Consequently, with large lesions, they are best performed after surgery that rapidly removes the lesion mass. Radiation on its own also has mass-reducing effects because it appears to suppress angiogenesis, and therefore dampens the influx of inflammatory cells and factors into the scar.
However, when used as the solitary form of treatment there is a large recurrence rate of between 70 and 100%. It has also been known to cause a larger lesion formation on recurrence.
The addition of radiation and steroid tape/plaster to surgery reflects the point made above, namely, that keloids and hypertrophic scars are inflammatory disorders, and not tumors. Consequently, anti-inflammatory treatments are most effective for these lesions. However, steroid treatments take a long time to achieve mass reduction.
Although the pathogenesis of keloid disease is not well understood, it is considered to be the end product of an abnormal healing process. There are several molecules and cells implicated in keloid mechanism in relation to the normal wound healing process.
These anti-inflammatory properties of steroid and radiation mean that their application after mass-reducing surgery will prevent the recurrence of excised keloids and hypertrophic scars. Radiation is also useful in the treatment of keloids and hypertrophic scars as a postsurgical modality . As mentioned above, the main problem of surgery for pathological scars is recurrence. However, postsurgical radiation therapy can dramatically reduce these rates of recurrence.
Some people are prone to keloid formation and may develop them in several places. Keloid is a benign fibrous growth, which presents in scar tissue of predisposed individuals.
They occur where trauma, surgery, blisters, vaccinations, acne or body piercing have injured the skin. Less commonly, keloids may form in places where the skin has not had a visible injury. Keloids differ from normal mature scars in composition and size.
Pressure therapy following surgical excision has shown promising results, especially in keloids of the ear and earlobe. The mechanism of how exactly pressure therapy works is unknown at present but many patients with keloid scars and lesions have benefited from it. Keloids are raised overgrowths of scar tissue that occur at the site of a skin injury.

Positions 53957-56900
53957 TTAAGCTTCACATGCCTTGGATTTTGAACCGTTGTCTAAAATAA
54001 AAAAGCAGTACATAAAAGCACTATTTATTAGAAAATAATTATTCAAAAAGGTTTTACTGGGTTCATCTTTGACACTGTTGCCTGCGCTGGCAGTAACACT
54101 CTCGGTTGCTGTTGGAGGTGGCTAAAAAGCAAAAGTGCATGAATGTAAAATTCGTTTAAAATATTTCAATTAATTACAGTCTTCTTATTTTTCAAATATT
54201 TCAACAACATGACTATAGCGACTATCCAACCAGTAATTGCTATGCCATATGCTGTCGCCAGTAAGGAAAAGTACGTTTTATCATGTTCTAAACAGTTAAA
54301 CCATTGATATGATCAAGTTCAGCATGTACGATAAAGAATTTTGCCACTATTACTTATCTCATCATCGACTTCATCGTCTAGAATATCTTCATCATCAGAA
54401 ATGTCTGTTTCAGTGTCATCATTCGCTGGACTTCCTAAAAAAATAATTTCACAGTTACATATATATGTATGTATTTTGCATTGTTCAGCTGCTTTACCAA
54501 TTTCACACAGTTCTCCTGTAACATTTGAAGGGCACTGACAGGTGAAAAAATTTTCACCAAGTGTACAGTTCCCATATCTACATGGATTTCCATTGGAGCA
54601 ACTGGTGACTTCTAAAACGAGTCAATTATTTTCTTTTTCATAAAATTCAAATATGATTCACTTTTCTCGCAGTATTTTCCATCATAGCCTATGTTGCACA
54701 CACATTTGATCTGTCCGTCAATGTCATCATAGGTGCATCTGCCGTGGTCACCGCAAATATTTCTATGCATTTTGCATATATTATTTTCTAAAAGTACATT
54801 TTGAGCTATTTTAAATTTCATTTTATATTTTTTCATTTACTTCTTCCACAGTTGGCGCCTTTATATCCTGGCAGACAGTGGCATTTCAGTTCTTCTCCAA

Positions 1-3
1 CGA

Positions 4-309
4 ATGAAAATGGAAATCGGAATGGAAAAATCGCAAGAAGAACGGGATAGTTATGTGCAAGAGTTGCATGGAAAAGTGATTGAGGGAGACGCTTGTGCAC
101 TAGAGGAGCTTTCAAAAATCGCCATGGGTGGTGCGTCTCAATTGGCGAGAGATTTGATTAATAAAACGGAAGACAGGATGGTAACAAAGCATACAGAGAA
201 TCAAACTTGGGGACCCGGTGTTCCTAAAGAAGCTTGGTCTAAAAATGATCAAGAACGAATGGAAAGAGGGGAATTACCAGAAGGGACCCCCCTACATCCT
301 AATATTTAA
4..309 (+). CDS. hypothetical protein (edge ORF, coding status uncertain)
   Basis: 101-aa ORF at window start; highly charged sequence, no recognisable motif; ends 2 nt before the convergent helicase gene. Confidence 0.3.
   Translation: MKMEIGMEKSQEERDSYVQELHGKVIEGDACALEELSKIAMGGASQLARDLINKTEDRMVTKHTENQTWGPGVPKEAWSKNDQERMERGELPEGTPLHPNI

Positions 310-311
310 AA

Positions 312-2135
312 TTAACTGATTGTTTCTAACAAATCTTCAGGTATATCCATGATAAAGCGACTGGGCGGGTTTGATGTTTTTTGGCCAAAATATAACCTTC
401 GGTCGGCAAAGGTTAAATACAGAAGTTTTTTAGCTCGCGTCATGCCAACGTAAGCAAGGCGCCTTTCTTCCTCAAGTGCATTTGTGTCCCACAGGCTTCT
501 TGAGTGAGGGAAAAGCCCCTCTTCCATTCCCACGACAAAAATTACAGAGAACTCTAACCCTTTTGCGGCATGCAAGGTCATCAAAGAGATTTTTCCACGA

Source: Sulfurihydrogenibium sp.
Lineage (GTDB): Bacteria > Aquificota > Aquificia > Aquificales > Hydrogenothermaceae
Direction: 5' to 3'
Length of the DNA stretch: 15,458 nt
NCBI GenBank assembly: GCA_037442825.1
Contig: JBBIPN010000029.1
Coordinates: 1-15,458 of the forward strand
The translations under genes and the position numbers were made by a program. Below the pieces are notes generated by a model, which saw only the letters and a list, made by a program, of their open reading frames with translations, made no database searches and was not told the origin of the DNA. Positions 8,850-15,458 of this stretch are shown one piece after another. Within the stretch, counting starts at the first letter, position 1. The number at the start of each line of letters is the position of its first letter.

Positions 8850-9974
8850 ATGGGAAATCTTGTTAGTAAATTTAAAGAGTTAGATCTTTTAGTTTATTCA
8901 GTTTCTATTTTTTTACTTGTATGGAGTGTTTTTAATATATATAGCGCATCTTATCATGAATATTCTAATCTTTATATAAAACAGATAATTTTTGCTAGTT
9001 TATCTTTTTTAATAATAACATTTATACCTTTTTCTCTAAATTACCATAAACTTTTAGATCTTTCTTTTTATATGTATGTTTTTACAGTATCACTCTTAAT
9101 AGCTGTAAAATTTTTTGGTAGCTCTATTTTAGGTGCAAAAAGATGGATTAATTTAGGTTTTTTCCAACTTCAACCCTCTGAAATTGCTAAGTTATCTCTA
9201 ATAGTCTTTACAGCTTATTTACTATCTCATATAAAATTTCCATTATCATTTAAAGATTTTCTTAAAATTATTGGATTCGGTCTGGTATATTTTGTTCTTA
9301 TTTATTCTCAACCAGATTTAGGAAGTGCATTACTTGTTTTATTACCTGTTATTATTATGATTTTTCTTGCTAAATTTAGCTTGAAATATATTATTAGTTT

However, if keloids and hypertrophic scars have infected areas, such as inclusion cysts, these should be removed surgically. Another key indication for surgery is keloids and hypertrophic scars that result in scar contracture of the joints or mobile areas such as the neck. In this case, the contractures should be released by a combination of subcutaneous/fascial tensile reduction sutures, z-plasties, and regional/local flap transfer. Surgical excision is currently still the most common treatment for a significant amount of keloid lesions.
Since surgical treatment itself induces inflammation, surgery alone associates with high rates of keloid and hypertrophic scar recurrence. Worse, the recurrent scars are often much bigger than the original lesions. Thus, unless the scar is a minor hypertrophic scar, the decision to surgically remove a pathological scar should be made very carefully and postoperative radiation therapy should always be performed.
In general, it will take at least 2 years before combination therapy-treated keloids and hypertrophic scars mature. It is important to make clear to the patient before this therapy starts that the protocol has a long duration. Nevertheless, close monitoring and assiduous re-application of steroid tape/plasters have an excellent chance of converting postoperative keloid sites into mature scars. At present, I believe that the most reliable approach is a combination of three therapies, namely, surgery, followed by radiation, and prolonged daily use of steroid tape/plaster.
While not always successful alone, surgical excision when combined with other therapies dramatically decreases the recurrence rate. Examples of these therapies include but are not limited to radiation therapy, pressure therapy and laser ablation.